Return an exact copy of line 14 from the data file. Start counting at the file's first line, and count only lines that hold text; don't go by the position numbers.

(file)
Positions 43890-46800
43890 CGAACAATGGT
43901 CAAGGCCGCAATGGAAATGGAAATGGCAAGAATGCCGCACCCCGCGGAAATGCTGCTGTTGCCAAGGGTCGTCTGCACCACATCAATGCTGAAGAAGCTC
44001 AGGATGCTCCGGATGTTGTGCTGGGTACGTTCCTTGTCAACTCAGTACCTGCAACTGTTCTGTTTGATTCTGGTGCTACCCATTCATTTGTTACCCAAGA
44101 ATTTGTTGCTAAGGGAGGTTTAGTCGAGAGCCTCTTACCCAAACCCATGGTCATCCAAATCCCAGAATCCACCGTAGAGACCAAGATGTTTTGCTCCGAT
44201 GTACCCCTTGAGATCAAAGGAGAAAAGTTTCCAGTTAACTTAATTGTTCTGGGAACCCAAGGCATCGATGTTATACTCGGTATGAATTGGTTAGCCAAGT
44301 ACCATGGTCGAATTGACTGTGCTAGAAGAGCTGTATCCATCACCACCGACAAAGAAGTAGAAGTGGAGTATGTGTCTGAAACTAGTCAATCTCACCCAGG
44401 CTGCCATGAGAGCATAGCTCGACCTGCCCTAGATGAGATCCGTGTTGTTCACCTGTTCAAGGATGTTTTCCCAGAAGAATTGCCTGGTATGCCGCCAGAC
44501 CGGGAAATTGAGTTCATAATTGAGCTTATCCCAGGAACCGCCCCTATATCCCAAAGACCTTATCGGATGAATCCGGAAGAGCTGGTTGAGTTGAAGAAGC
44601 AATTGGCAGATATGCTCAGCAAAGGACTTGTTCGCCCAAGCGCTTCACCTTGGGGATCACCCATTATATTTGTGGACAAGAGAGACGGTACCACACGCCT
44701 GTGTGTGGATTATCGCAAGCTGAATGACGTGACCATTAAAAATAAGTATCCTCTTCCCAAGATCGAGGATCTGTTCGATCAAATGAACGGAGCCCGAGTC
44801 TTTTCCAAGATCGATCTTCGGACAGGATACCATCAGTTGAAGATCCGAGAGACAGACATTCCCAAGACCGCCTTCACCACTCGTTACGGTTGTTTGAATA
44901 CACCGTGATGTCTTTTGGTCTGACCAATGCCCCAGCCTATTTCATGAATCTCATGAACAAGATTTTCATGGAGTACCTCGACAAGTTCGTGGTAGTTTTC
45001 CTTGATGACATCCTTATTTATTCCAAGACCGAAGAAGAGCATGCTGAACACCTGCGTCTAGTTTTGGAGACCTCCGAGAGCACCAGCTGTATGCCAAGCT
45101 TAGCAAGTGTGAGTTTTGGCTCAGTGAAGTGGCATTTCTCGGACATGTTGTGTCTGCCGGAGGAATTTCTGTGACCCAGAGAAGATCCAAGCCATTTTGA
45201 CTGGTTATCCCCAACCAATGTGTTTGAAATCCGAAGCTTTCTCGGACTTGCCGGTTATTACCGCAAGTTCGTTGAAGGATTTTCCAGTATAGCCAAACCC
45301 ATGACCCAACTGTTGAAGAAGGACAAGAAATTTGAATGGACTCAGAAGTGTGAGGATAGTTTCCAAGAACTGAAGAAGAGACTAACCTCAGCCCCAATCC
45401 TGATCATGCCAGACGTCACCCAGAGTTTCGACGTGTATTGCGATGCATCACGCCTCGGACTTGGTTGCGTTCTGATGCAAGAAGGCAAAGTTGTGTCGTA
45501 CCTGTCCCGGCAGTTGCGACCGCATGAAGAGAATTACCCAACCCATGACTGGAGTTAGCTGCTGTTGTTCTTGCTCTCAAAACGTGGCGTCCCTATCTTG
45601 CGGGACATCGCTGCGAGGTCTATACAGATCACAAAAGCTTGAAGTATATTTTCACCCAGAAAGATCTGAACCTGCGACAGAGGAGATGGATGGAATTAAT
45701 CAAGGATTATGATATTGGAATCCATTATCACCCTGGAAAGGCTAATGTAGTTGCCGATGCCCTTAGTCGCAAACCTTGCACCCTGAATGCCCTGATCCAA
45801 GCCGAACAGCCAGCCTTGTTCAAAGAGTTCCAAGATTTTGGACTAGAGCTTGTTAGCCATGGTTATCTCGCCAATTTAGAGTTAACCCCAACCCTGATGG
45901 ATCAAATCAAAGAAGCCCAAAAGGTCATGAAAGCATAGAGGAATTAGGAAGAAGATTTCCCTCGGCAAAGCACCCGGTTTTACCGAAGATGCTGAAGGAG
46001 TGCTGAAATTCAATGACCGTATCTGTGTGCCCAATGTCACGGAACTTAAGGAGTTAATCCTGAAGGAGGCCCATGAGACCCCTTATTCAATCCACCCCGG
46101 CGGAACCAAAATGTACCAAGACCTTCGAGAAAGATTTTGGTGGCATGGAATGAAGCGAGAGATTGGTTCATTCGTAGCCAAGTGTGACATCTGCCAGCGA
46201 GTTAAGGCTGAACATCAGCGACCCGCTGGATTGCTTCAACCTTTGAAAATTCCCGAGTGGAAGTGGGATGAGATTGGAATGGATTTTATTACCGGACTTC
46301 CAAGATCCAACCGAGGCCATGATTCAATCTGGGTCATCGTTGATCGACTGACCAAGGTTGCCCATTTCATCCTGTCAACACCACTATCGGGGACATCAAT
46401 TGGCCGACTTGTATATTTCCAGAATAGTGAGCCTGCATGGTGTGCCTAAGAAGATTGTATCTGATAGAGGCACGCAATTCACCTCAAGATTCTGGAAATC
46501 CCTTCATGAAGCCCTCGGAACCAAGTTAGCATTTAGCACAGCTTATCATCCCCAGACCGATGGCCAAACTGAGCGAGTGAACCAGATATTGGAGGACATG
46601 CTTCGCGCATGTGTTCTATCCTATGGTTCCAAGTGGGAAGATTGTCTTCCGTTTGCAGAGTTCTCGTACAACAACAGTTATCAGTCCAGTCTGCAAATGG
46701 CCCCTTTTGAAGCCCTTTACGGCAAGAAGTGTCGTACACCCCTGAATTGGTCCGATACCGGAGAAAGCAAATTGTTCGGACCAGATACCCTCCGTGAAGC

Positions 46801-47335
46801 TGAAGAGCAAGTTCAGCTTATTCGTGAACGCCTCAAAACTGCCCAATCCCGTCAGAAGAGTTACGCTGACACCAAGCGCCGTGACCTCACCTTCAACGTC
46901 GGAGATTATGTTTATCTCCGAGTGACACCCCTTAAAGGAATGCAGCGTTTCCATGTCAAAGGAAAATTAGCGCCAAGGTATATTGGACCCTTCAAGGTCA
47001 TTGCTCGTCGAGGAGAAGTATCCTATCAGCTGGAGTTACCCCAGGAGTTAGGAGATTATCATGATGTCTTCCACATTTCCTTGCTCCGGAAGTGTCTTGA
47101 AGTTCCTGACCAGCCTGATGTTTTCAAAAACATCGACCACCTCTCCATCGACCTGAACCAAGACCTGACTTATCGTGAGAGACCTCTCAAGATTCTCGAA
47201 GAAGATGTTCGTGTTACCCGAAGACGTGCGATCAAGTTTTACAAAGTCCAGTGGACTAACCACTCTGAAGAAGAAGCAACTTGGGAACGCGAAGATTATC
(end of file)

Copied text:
45001 CTTGATGACATCCTTATTTATTCCAAGACCGAAGAAGAGCATGCTGAACACCTGCGTCTAGTTTTGGAGACCTCCGAGAGCACCAGCTGTATGCCAAGCT